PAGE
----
Five Days to Success with Google AdWords
– with Perry Marshall Day 3

“A Google AdWords Lesson from the Wall Street Journal”

What does the Wall Street Journal have to do with Google AdWords?


For starters, the Wall Street Journal advertises for new subscriptions using Google AdWords.

But that’s not what I want to talk about today.

No, what I’m going to talk about is the WSJ’s famous direct mail letter, one that’s sold millions of subscriptions. They’ve mailed out 30 million copies of that letter per year, for years.

This two-page letter starts out:

Dear Reader,

On a beautiful late spring afternoon, twenty-five years ago, two young men graduated from the same college.

They were very much alike, these two young men. Both had been better than average students, both were personable, and – as young college graduates are – both were filled with ambitious dreams for the future.

Recently, these men returned to their college for their twenty-fifth reunion…

Of course it goes on to explain that one was super-successful because he read the Wall Street Journal.

That letter has been selling WSJ subscriptions for 29 years – unchanged. That’s right. They have not changed that letter in 29 years!

Not that people haven’t tried. Top writers have been trying to beat it ever since it was first written.

And nobody’s succeeded – until just recently.

That’s right, a copywriter named Mal Decker just beat it, apparently increasing the response by Twenty Percent!

Mr. Decker should be mighty proud of himself.

The reason this is so significant is that because of the improved performance of this letter, the WSJ now gets 20% more sales without spending a penny more on postage or printing. I can only guess, but when you subtract out expenses, this might actually double the profit they make selling their paper.

The lesson is clear: In advertising, your copy – your choice of words – is king.

So what does this have to do with Google AdWords?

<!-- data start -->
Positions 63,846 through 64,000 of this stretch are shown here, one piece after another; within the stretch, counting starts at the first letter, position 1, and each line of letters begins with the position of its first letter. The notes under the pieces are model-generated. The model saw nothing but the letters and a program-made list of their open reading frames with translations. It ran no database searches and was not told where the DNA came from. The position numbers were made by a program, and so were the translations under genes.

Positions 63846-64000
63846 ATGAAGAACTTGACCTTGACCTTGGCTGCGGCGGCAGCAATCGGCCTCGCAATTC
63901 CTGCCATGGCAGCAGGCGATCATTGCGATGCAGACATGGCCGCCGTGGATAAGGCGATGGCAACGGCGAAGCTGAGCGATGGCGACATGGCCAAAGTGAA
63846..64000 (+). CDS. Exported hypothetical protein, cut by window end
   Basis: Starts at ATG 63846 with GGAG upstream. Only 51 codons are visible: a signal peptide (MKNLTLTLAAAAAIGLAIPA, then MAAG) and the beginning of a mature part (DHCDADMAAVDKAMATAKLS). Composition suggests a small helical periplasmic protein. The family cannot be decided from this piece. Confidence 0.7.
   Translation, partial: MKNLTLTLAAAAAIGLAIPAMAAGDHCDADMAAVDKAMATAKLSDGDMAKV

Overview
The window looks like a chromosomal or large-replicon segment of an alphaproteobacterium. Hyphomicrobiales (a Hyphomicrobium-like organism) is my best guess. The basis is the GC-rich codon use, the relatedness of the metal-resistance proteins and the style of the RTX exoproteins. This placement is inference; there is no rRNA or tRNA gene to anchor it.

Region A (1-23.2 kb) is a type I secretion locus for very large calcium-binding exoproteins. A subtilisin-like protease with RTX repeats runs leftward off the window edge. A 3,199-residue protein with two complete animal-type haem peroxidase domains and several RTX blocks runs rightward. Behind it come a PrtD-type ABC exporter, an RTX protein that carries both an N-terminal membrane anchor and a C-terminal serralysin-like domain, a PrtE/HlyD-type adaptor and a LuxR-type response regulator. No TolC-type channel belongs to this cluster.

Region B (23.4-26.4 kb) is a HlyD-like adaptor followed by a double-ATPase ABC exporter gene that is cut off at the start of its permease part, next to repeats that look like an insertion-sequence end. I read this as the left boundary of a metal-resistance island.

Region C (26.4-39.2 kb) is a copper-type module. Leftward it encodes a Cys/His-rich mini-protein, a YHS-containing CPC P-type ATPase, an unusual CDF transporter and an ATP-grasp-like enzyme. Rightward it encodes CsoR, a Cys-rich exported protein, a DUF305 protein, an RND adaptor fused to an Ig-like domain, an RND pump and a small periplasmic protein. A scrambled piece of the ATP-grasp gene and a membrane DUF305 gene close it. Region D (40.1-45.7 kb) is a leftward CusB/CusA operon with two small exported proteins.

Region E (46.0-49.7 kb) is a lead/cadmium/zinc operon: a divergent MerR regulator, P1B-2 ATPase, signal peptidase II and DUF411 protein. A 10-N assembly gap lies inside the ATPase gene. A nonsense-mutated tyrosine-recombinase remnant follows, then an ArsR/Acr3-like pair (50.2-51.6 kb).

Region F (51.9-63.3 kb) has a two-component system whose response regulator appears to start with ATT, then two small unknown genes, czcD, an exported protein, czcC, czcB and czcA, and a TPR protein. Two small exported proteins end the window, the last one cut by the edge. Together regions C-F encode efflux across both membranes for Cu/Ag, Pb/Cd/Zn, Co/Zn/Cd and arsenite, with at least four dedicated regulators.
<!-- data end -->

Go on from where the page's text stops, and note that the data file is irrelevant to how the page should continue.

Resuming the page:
Plenty. AdWords is set up to work in a way very similar to direct mail. If you can beat your existing ad, the same way Mal Decker beat the WSJ letter, something amazing happens: You actually pay less money for your clicks – and you get more visitors to boot.

The same thing, in turn, happens once visitors get to your website: The better your copy on the website, and the more traffic it converts to dollars, the more money you get, and you don’t have to spend a penny more on traffic!

You can change the CTR of your ads by 50% just by changing ONE WORD. And this is NOT unusual, not a fluke. It’s actually QUITE NORMAL. That’s right – ONE word can make that much difference. My AdWords Toolkit even shows you an example of how simply reversing the order of two lines increased the response by 2000%!

When you’re writing those little ads, little hinges swing BIG doors!

And you can go even further.

You can, and should, write ads that are more relevant to a searcher based on where they are in the search life cycle.

For example, someone searching for “Light Boxes” is probably not in the same part of the search cycle as someone searching for “How to Select a Light Box” or “Which Light Box is the Best?”

Do you have different ads for different parts of the search cycle? Do you take them to different parts of your website based on where they are in the cycle?

Do this and Google will reward you.

Tomorrow’s tip is called:

The Fastest, Easiest Way To Test New Ideas
(And How To Not Go Bankrupt Launching A New Product)

Talk to you then!


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